POLITICS

'Hispandering' Or Sincere? Gov. O'Malley Appeals To Latinos As He Prepares White House Run

Feb. 10, 2012: Maryland Gov. Martin O'Malley testifies in support of a same-sex marriage bill during a committee hearing in Annapolis, Md.

Feb. 10, 2012: Maryland Gov. Martin O'Malley testifies in support of a same-sex marriage bill during a committee hearing in Annapolis, Md.  (AP)

While the most buzzed-about potential Democratic candidate for president in 2016, Hillary Clinton, remains coy about whether she’ll run, another Democrat is not wasting time.

And that includes courting Latino voters, a constituency that has showed how it can influence who sits in the Oval Office, and that makes up some 10 percent of Maryland’s population.

Maryland Gov. Martin O’Malley signed a bill extending in-state college tuition rates for undocumented immigrants, and another allowing people in the state illegally to obtain driver’s licenses.

In the spring, O’Malley met with a group of the nation’s leading Latino civil and voting rights organizations to discuss how to improve the chances of Congress passing an immigration reform bill. The coalition included the Labor Council for Latin American Advancement (LCLAA), NCLR Action Fund, League for United Latin American Citizens (LULAC), Hispanic Federation, Mi Familia Vota, and CASA de Maryland.

The coalition put out a press release after the meeting with O’Malley, praising him for being the first of the many governors and other political leaders they’d reached out to for a meeting on immigration “to respond to our call.”

"Governor O'Malley has been a vocal supporter and advocate for immigration reform for some time,” said Matthew McClellan, Executive Director of NCLR Action Fund, in the coalition’s statement. “We met with him - asking him to escalate his involvement in urging Congress to finally take action on the issue and for the White House to follow through on its evaluation of the current deportation process."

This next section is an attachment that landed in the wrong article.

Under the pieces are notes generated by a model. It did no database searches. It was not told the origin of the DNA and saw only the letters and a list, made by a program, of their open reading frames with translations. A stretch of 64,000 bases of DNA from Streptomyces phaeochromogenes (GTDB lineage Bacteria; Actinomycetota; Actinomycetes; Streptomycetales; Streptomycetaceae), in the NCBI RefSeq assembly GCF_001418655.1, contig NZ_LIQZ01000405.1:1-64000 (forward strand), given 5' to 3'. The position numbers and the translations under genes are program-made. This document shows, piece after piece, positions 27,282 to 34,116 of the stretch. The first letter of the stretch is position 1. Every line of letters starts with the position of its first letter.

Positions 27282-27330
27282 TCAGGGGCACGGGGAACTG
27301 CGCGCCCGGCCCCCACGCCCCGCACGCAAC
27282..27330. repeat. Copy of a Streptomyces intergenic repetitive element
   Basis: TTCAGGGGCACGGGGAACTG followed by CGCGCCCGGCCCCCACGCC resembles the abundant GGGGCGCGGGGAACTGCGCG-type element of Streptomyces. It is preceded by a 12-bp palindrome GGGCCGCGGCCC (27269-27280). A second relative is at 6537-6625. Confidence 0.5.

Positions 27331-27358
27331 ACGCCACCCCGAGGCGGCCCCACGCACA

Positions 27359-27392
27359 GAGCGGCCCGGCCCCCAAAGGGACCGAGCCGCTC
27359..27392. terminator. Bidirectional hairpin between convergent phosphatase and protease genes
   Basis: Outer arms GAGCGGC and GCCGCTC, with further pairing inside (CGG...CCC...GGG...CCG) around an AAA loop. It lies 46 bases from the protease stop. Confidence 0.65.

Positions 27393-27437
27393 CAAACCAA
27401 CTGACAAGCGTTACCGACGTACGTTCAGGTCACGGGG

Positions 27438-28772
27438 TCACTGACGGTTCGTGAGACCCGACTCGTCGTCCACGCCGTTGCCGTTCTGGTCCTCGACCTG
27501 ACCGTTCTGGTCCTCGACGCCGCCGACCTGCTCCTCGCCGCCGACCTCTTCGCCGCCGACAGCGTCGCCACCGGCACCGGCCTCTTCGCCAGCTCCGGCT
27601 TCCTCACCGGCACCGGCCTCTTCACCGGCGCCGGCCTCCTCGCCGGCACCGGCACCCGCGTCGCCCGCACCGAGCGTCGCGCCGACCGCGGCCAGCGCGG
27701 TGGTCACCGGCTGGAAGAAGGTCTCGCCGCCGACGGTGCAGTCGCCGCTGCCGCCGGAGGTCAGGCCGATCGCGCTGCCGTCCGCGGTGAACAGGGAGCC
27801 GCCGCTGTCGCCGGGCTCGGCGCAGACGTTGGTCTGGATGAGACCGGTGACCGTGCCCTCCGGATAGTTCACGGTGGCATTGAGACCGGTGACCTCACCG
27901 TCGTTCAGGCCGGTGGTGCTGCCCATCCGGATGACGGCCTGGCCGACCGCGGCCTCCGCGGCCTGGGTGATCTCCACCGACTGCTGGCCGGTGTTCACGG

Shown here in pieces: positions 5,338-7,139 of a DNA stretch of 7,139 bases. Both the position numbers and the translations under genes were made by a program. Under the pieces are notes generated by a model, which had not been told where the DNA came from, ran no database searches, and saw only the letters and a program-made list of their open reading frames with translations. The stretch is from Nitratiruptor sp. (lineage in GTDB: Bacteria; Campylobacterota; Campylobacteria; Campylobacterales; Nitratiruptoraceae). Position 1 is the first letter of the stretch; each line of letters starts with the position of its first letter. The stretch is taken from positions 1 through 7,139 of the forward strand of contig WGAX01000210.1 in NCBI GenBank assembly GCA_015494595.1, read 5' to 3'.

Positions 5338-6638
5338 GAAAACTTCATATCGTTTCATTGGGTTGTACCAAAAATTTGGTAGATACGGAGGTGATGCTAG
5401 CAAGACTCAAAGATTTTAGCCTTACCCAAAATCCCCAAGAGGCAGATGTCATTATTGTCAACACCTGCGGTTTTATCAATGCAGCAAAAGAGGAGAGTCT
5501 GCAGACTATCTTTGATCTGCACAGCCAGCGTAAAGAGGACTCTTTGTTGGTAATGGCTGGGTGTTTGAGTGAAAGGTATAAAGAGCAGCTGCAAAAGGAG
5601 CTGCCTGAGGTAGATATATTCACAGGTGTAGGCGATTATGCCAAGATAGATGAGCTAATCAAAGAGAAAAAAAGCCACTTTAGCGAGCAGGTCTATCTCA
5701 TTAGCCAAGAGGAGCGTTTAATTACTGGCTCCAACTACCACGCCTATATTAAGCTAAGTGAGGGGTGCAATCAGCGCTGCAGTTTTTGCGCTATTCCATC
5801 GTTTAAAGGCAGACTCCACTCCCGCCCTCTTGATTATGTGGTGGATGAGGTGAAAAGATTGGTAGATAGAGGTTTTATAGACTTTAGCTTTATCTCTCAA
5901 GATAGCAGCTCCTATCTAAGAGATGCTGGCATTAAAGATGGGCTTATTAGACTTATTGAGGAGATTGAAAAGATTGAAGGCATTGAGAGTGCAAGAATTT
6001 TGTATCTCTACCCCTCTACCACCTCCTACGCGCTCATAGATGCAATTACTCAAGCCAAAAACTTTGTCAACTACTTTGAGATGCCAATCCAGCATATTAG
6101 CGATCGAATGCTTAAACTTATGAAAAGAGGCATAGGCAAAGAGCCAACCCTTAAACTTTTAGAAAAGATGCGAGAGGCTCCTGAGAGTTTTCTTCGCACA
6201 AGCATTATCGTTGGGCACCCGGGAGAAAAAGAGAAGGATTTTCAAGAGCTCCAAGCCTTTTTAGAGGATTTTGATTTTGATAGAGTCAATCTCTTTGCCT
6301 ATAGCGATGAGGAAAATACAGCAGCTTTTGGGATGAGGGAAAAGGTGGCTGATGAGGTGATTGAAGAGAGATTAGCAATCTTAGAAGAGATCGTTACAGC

We need the increased leadership of people like Governor O'Malley - the current system is broken and it is destroying Latino families nationwide.”

In recent days, O’Malley spent two days in Iowa, speaking at a Democratic convention in Des Moines. Earlier this year, he told the Washington Post that he would not wait for Clinton, considered a front-runner for 2016, to announce her plans to start laying down his own groundwork.

“I have a great deal of respect for Hillary Clinton,” O’Malley said, according to the Post. “But for my own part, I have a responsibility to prepare and to address the things that I feel a responsibility to address. . . . To squander this important period of preparation because of horse-race concerns and handicapping concerns is just not a very productive use of energy. . . . Right now, I’m going to keep doing what I’m doing — the thought work and the preparation work.”

For her part, Clinton has polled well among Latinos in surveys on how they view potential 2016 presidential candidates. She enjoyed strong Latino support in 2008, when she ran for the Democratic nomination for the presidential election against Barack Obama.

O’Malley’s formidable position has not gone unnoticed by Republicans, who recently expressed some controversial views about him.

Buzzfeed quoted Izzy Santa, a spokesman for the Republican National Committee, saying that O’Malley was doing nothing more than “Hispandering.”

Pili Tobar, the director of Hispanic media for the Democratic National Committee, lashed out at Santa for offending Hispanics.

“Democrats have a strong record of continuing to fight for the Latino community,” said Tobar, according to The Baltimore Sun, “whether it’s Governor O’Malley overseeing the lowest Hispanic unemployment rate in the nation or passing a Maryland DREAM Act or President Obama and Democrats in Congress leading the charge for comprehensive immigration reform.”

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